When Papa George’s shut down for good last October, it left a gaping maw at the heart of the Village. Until a few weeks ago, the gutted shell of one of Osborne’s oldest and most iconic businesses was hidden from view by scaffolding that created a series of cavernous tunnels at the corner of River and Osborne.
Almost as if it’s a universal law of human behaviour, people took it upon themselves to ‘decorate’ the plywood walls with posters, messages, and crude sketches.
The biggest sketch was of a distorted face, a demented and disfigured creature, part Ralph Steadman, part Pablo Picasso, that greeted people as they entered the threshold on River.
Adjacent to it, someone wrote ‘love’ in cursive letters, to which somebody else added ‘is for suckers.’
Inside, ‘no war in Syria’ was written in one corner, and underneath it a roughly drawn telephone receiver with a long cord stretched the length of the wall. At the end of the cord, the message ‘call the cops’ inspired someone to dub it the ‘rat line.’ Someone else tied a wire into the connection, and in muddy red paint wrote ‘crust time?’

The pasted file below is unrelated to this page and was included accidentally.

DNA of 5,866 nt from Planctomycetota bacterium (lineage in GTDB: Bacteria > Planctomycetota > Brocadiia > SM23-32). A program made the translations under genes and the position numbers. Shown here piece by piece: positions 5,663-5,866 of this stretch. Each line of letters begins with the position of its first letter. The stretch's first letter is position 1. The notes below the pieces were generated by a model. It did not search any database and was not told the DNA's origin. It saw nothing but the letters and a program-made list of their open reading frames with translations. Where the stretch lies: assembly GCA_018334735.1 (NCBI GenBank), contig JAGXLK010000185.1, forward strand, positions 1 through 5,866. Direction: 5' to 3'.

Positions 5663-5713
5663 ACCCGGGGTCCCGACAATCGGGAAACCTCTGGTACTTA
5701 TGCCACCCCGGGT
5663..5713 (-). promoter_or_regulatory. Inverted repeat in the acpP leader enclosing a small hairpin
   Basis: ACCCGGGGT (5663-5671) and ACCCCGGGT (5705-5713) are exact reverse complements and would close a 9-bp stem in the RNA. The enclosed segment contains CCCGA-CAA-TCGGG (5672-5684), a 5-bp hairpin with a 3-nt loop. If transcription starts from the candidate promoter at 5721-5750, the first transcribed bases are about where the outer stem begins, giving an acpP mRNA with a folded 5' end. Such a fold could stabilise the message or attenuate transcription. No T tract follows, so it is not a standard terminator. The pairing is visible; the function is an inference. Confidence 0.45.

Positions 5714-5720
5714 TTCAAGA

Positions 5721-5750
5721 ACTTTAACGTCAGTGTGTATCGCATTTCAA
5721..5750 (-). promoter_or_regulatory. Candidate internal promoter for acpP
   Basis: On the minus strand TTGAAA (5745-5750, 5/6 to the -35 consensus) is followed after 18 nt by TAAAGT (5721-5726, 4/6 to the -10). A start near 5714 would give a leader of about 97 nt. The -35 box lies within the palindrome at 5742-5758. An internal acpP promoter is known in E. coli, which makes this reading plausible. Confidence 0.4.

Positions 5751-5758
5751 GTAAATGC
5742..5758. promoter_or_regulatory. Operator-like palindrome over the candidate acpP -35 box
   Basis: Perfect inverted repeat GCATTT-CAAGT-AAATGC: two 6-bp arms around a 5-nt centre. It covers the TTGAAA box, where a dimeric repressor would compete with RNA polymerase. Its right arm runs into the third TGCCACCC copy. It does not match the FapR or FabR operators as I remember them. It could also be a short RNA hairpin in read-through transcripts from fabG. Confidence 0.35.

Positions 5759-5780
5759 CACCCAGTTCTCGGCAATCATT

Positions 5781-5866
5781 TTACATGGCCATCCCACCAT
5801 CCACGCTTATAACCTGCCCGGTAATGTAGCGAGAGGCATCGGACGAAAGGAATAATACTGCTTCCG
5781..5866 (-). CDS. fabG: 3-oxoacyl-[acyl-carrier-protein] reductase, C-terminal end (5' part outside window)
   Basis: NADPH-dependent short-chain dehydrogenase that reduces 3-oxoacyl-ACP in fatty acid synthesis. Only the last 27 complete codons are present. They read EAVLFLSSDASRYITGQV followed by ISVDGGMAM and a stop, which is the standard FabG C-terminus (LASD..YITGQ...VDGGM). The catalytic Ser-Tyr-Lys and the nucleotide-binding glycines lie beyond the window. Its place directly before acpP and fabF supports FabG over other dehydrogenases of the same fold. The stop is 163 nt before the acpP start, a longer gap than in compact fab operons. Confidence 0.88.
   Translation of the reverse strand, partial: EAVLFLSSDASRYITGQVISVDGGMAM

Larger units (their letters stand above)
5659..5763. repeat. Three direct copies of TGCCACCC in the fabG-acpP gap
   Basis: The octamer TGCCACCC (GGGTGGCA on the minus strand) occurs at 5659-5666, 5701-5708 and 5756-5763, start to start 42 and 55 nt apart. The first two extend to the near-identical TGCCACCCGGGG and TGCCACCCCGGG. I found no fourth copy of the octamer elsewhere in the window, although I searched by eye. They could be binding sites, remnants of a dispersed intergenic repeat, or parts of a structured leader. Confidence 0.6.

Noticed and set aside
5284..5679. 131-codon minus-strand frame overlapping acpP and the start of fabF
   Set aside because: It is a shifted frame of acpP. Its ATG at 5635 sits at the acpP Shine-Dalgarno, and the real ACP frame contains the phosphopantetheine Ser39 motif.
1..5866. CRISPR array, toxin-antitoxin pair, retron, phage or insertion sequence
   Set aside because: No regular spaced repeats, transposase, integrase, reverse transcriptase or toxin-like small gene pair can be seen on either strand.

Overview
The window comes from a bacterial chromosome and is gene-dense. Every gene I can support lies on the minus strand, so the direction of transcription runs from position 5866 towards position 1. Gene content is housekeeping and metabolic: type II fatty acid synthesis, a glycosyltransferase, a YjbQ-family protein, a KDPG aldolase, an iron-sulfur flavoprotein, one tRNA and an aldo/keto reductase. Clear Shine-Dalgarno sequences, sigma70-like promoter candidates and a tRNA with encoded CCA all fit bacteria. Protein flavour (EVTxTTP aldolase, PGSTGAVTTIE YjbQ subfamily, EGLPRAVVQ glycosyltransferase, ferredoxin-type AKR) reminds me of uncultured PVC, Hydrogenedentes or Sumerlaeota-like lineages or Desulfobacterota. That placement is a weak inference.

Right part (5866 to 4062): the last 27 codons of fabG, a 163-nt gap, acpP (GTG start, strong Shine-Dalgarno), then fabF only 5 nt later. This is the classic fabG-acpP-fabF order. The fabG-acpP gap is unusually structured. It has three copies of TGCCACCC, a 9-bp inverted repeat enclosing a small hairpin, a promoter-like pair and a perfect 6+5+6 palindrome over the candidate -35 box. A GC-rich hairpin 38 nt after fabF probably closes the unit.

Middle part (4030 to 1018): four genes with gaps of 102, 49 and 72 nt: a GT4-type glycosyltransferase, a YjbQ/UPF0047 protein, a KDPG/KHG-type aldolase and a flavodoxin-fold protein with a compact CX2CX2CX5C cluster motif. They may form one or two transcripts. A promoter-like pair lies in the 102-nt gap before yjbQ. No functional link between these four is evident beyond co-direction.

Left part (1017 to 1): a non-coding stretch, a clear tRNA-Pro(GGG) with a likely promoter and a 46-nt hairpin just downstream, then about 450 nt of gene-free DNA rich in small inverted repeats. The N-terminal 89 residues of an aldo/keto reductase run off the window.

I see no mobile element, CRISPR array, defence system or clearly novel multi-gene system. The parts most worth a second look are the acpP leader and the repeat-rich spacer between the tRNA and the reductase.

At the farthest end from river, someone decided to offer fashion advice, insisting ‘girls wear your cutoffs with black high heels!’ as though this were a self-evident truth.
Put together, what did it say about the Village?
Were these the expressions of a politically engaged community with a rebellious edge? Were they the mindless nonsense of indulgent and superficial youth? Did they show an oddly strong yet dysfunctional unity between different types of people, each one adding a new layer to what the last person contributed and having a laugh?
Or was it the ugly work of vandals who wasted no time in defacing the newly renovated storefront?
Commuters who use the street only as a thoroughfare probably only saw ‘Slack" written in massive letters, punctuated by an exclamation mark shaped like a lightning bolt.
For people who walk past, the posters were what they probably saw first. The biggest of them, advertising a brand of chewing gum, had a smaller one plastered in the middle of it — as if in protest at big business creeping any further into the comfortably and confidently independent community.
The scaffolding is gone, and the new, locally owned business is taking shape. But the people who ‘decorated’ the walls are still around, part of the community that Papa George’s played an important part of for 35 years.
Hopefully the new tenants add something to the mix, and successfully fill the void.